WhatsApp Phishing URLs Skyrocket With Over 13,000% Surge
February 20: The number of WhatsApp phishing URLs has skyrocketed in Q4 2019 after a 13,467.6% huge QoQ surge in the number of unique phishing URLs targeting its users being discovered by email security company Vade Secure since Q3 2019.
Vade Secure’s Phishers’ Favorites report for Q4 2019 highlights the 25 most impersonated brands in phishing attacks with the list being compiled after examining phishing URLs detected by Vade Secure’s technology.
“Leveraging data from more than 600 million protected mailboxes worldwide, Vade’s machine learning algorithms identify the brands being impersonated as part of its real-time analysis of the URL and page content,” Vade Secure says.
WhatsApp’s 5,020 unique phishing URLs detected by Vade Secure and its ascent as the 5th most impersonated brand in phishing attacks (up 63 spots) was the driving force behind social media brands’ increase in the share of URLs used in phishing attacks from 13.1% in Q3 to 24.1% in Q4 2019.
Vade Secure explains that “the staggering growth in phishing URLs stems primarily from a campaign inviting recipients to the so-called Berbagi WhatsApp group, which advertises pornographic content.
“Moreover, it appears web hosting provider 000webhost was hacked and used to host the phishing pages.”
The other two social media brands in the top 25 brands used as bait in phishing attacks are Facebook which took the second spot at the top and Instagram which rose 16 spots in the top, up to #13.
The former was by phishers as a lure in 9,795 phishing URLs while the latter made an appearance in 1,401, almost doubling its previous quarter’s numbers with a 187,1% QoQ growth.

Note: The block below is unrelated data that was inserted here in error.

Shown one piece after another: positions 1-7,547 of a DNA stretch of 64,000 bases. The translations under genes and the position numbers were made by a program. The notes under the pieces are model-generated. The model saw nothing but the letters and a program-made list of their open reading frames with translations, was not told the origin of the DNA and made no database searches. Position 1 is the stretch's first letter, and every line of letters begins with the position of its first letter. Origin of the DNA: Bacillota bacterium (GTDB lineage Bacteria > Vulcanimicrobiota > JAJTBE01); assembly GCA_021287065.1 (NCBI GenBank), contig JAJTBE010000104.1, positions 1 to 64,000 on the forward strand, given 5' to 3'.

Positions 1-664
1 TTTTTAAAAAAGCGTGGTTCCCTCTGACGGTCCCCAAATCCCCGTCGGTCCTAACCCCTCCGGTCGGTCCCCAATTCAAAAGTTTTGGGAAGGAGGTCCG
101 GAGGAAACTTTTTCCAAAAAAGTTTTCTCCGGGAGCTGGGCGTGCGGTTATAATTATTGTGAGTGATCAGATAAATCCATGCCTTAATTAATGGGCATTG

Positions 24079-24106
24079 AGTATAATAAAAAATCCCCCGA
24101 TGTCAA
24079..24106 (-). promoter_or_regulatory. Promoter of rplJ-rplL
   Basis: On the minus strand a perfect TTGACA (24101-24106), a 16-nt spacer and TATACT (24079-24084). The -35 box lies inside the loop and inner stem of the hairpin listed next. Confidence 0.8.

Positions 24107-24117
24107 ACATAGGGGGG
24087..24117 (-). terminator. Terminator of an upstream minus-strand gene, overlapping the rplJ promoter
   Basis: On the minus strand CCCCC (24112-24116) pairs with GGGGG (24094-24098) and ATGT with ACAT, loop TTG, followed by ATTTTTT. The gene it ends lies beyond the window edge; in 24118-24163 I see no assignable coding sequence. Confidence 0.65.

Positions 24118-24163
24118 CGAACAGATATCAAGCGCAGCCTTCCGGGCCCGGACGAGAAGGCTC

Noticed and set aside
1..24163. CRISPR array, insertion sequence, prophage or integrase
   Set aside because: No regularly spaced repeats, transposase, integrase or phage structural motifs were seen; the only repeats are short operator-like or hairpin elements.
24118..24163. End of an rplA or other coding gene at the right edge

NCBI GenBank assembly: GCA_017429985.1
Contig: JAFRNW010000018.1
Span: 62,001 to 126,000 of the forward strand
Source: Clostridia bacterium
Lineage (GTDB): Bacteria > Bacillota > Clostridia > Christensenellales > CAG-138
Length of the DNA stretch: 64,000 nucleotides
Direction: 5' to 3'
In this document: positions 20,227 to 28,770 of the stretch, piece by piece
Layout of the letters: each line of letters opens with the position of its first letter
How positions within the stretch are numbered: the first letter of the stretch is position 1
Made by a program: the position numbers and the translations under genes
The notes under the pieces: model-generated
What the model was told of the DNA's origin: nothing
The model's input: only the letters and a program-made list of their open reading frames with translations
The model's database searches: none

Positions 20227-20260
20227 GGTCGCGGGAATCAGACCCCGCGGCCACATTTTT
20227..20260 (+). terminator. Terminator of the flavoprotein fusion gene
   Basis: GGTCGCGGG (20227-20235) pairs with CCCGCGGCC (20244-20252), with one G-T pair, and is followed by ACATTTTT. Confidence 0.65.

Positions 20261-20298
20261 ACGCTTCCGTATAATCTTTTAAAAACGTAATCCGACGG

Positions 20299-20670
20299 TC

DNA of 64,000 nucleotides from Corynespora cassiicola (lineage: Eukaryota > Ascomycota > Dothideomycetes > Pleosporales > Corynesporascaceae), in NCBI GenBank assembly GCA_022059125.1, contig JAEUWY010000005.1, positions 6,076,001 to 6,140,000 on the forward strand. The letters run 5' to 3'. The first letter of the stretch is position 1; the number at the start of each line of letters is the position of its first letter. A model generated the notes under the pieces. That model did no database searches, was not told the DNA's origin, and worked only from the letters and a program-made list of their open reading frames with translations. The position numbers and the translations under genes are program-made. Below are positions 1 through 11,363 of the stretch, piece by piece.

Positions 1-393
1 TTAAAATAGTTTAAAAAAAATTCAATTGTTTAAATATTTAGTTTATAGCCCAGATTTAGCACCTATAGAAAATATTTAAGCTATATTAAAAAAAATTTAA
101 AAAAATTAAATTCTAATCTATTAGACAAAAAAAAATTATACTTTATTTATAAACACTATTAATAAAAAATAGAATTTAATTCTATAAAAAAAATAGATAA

Even though Facebook saw an 18.7% decrease in the number of URLs observed in phishing attacks, it was actually up 358.8% on a year-over-year basis.
“Regarding Facebook, one plausible explanation for its consistent popularity could be the rise of social sign-on using Facebook Login,” Vade Secure senior director Ed Hadley explains.
“With a set of Facebook credentials, phishers can see what other apps the user has authorized via social sign-on—and then compromise those accounts.”
In related news, Facebook-owned WhatsApp announced a week ago that it now has over two billion users around the world.
“Today we remain as committed as when we started, to help connect the world privately and to protect the personal communication of two billion users all over the world,” the company said.
Earlier this month, Facebook patched a critical WhatsApp bug that could have allowed attackers to read files from users’ local file systems, on the macOS and Windows platforms.
In December 2019, security researchers discovered another WhatsApp vulnerability that could be used to crash the app in a loop on the phones of all members of a group.
During late October 2018, Google Project Zero researcher Natalie Silvanovich also found a critical WhatsApp vulnerability activated by Android or iOS users answering a call and that could have lead to fully compromise the app.